So what is cocktail culture in Jacksonville and at the World’s Largest Outdoor Cocktail Party? Kyle and I interviewed about 100 people ranging from bartenders to cab drivers to fraternity pledges asking them two simple questions: What is your favorite cocktail? Why? The answers differed slightly but the most frequent response was a bewildered look followed by a sheepish answer of “…beer?” Other popular answers included: whiskey ginger, jack and diet, rum and coke, and the occasional bloody mary. It quickly became apparent that this was a question that these revelers had not only never been asked before, but also something that they had never even considered. Out of all the people interviewed we probably got about four drinks that had more than two ingredients. The responses did not change all that much when we polled the local bartenders. The majority simply gave us the “can you stop talking and order a drink?” face before saying they just drink beer. We did, however, discover some bright spots including Melanie at the Mellow Mushroom who loves a cocktail of her own recipe that is made up of gin, elderflower liqueur, basil, and soda. So why no Last Words or Vieux Carres? It became very apparent that in Jacksonville, it’s not what you are drinking but why you are drinking. Very few people were interested in the balance of acid and sugar in their drink or whether they should use one or two dashes of bitters to bring the whole thing together. They want something light, smooth, and easy to drink so they can get in the proper mindset to have positive social interactions. They want a sweet mixer to match the sweet southern palate. They want to cover up the flavor of the booze so they can drink without worrying about having whiskey face in the pictures that are going to be posted on Facebook the next day. There isn’t a big cocktail scene in Jacksonville because people don’t really seem to be that interested. It’s capitalism.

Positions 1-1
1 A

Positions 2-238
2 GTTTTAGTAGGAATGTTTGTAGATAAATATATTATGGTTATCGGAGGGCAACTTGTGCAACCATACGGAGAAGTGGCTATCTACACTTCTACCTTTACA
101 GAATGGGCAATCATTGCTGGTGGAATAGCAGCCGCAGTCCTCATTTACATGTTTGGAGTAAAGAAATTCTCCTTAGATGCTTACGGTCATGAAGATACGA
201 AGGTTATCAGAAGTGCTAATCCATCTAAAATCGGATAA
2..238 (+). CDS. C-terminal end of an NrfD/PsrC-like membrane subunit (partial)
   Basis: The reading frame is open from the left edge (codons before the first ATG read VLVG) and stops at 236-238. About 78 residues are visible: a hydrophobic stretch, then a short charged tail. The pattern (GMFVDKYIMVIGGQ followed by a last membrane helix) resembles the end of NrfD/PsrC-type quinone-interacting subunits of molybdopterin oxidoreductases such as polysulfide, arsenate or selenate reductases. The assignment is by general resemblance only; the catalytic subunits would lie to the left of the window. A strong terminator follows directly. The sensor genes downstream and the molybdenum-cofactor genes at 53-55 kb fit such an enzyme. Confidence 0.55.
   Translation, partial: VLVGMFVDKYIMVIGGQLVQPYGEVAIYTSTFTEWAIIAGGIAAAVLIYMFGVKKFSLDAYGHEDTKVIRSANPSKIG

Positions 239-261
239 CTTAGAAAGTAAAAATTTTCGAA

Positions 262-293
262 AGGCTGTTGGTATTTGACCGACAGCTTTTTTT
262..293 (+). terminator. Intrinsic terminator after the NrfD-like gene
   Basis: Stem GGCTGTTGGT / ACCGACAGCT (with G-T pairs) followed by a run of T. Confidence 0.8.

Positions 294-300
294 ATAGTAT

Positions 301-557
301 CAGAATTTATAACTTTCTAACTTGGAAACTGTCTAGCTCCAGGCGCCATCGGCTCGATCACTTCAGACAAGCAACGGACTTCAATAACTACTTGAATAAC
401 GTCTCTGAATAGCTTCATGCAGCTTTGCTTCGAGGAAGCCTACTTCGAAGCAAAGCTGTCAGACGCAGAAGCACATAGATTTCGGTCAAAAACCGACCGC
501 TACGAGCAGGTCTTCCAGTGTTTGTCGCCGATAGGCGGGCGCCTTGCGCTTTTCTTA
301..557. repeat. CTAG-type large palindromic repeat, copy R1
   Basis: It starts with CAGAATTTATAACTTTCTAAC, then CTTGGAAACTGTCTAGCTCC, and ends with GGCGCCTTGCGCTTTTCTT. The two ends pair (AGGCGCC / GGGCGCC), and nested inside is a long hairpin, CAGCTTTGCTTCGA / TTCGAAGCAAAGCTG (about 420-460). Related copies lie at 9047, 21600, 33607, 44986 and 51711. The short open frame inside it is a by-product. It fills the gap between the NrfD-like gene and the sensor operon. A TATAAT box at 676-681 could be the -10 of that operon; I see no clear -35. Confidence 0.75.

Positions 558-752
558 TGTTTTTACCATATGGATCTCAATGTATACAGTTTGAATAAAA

We are very lucky to live in a city like Boston where you have so many great options when you want to sip a well-balanced libation that hits parts of your palate that you didn’t even know you had. As a history-centric place we love not only the flavors but also the story behind the ratios and ingredients. At the World’s Largest Outdoor Cocktail Party they are more interested in the communal activity. The girls can’t wait to throw on their cocktail dresses and the guys can’t wait to show off the new addition to their tailgate set up. Kyle and I had an unbelievable time meeting new people and talking about their experiences and ideas. We drank their cocktails, laughed at their jokes, and didn’t really care that no one had ever heard of a Ramos Gin Fizz. This Keystone will do just fine thanks. If you ever find yourself in Jacksonville you might not find the Louvre but you can definitely have a great time. I personally recommend going to see the lovely and talented Jenine at Rogue Bar and hospitality expert Paul at North Beach Fish Camp. They will definitely make you feel at home.
So is it even a cocktail party? Nah. As one young lady said its just a fancy name for a trashy party. What the denizens of the World’s Largest Outdoor Cocktail Party lack in sophisticated cocktails they more than make up for in good times. And whether you are dreaming about that next Natty Light or that Sazerac with a Pernod rinse, 8 dashes of Peychaud’s, lemon oil but no lemon garnish, and just a little bit of sugar, isn’t that really the point anyway?